Test Operating Model 2.0
Organizations are being forced to be more agile – without speed, they are unable to compete in today’s market place. Therefore, they are putting more focus at the enterprise level to become agile – both in developing the software and in the manner in which they deploy it. However, they are doing so using “legacy” models for testing. Many organizations moved to centralized testing models. Some setup monolithic T-CoEs. While these generated many benefits, they are typically not adaptable enough to support the truly agile organizations. In the same breath, testing only within the agile pods / sprints is also not enough.
Test operating model 2.0
Thus a new model for testing across the enterprise needs to be considered. Not only one, that supports the speed of agile (but also recognizes that many enterprise applications cross the boundaries of their agile teams), but also leverages common services that can be shared across agile teams & non-agile teams. AND, also provides a layer of governance to ensure an optimized level of standard processes, tool usage and reporting.
What constitutes test operating model 2.0?
The Test Operating Model 2.0 typically constitutes of three layers that can be applied to almost any SDLC model. Varying from organizations who are fully waterfall to iterative, to hybrid, to organizations in the midst of transition to agile or even fully agile. The new operating model increases both, emphasis on testing the functionality and test coverage of the product/application. It constitutes of three layers, a project testing team that focusses on testing functions at the pod/sprint level, the LOB (Line of Business) testing team that focusses on cross-functional / End-to-end (E2E) and non-functional testing aspects, thereby increasing test coverage and the enterprise testing team that focusses on re-usability, depicted in the picture below:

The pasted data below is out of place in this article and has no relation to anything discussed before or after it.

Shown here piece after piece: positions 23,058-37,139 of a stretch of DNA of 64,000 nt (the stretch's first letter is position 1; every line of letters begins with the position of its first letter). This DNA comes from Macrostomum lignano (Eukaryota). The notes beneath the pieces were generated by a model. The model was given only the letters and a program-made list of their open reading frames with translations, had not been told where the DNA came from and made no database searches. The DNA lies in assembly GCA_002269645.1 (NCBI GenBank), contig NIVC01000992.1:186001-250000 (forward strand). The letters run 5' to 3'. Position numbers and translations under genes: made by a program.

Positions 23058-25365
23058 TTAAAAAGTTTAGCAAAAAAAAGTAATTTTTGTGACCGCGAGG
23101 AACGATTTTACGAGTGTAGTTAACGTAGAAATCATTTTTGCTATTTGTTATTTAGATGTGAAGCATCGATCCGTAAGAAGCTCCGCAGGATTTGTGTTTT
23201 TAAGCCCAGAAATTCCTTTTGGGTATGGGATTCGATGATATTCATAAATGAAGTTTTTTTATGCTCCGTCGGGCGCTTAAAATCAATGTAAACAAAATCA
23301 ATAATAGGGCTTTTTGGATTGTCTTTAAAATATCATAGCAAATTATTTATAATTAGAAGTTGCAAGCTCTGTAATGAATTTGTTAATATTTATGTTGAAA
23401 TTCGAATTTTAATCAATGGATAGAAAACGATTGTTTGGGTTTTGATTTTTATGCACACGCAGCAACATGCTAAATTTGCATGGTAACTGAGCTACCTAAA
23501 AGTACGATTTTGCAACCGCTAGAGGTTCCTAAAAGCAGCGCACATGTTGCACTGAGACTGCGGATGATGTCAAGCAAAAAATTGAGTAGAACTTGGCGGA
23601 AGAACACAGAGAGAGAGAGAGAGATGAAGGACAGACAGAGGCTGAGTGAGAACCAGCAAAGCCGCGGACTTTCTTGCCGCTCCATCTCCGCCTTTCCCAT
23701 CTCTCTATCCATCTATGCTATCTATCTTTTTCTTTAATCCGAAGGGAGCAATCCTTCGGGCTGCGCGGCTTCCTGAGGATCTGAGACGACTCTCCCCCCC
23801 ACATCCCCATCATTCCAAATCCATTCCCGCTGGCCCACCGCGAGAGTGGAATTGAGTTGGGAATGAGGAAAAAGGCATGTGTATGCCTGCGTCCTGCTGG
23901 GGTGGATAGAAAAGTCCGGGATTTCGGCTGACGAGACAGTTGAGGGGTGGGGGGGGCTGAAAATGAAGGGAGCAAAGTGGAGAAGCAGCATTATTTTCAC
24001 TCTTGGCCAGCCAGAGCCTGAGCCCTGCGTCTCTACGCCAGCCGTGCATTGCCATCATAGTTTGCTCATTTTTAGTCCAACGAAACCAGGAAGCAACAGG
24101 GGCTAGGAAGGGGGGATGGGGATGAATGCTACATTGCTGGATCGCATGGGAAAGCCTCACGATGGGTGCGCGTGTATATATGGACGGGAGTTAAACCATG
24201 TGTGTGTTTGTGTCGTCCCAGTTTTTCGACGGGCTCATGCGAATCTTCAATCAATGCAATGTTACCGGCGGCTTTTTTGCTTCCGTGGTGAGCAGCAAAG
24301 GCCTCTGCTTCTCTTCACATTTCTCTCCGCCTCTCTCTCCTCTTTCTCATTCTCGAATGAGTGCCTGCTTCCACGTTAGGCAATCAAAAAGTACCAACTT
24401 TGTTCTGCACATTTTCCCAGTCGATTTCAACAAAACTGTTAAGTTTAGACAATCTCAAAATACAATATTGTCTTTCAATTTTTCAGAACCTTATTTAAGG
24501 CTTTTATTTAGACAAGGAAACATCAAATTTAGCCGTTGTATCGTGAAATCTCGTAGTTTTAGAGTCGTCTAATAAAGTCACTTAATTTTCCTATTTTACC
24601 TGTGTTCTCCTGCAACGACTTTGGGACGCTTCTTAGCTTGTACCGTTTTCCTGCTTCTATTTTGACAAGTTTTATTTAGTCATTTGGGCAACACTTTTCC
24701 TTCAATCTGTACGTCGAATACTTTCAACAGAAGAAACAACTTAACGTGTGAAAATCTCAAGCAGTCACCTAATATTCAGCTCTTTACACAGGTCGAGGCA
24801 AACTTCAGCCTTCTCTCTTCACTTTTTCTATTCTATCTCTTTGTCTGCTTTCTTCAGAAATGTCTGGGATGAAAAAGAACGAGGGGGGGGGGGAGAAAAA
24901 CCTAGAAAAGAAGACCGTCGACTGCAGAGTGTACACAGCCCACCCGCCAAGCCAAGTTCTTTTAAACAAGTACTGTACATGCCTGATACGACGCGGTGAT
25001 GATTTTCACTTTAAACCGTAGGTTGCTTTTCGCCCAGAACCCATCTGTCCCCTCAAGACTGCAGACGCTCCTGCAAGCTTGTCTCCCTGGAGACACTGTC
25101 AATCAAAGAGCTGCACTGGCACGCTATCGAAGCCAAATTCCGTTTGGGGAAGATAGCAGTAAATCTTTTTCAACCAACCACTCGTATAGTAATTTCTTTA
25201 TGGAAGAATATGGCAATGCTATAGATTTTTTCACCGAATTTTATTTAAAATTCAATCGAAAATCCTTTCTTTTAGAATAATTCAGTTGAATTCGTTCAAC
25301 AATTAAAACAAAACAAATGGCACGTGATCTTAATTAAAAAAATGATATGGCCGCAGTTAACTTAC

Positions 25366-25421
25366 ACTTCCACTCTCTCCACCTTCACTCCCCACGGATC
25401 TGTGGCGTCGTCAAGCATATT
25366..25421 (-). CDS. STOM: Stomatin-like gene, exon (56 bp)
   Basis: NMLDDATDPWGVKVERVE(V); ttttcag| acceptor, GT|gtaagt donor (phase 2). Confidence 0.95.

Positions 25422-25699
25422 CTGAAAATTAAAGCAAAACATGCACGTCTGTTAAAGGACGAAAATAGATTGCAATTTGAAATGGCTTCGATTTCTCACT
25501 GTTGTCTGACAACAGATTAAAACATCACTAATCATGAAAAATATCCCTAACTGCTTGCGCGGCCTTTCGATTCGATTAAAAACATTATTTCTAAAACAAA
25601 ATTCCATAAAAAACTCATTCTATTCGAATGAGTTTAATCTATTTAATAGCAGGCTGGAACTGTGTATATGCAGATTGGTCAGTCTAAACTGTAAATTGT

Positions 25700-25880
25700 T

The figure below describes how the people, delivery and process of testing changes across the various layers of the new operating model.
Benefit realization of the test operating model 2.0 and progress of implementation, can be accessed by gathering metrics at each layer. The Test Operating Model 2.0 though can be applied to all kinds of organizations, but have great benefits when applied to medium or large organizations which have scale and multiple testing teams.
Why should organizations adapt to the new test operating model 2.0?
Through this model, organizations can leverage synergies of scale, increase visibility, standardize, become more efficient & agile and improve governance leading to expedited savings, increased flexibility, continuous improvement and overall higher quality. The time taken for organizations to transform into this model with a detailed business case and custom solution, achieve cost benefits and improved quality may vary from 3 months to even a year. This will be, based on the organization’s current maturity, size, people skills and leadership mandate.
How to get started?
Mindtree can engage with potential customers in varied forms of test advisory services, ranging from dipstick analysis to enterprise test consulting and guide organizations to re-design the ways of working for testing teams. At Mindtree, we have taken various kinds of organizations (including medium & large) through a phased transformation journey from Siloed testing model to the new Test Operating Model 2.0. This has enabled organizations to reap the benefits in the range of 20% to 40% cost & effort savings.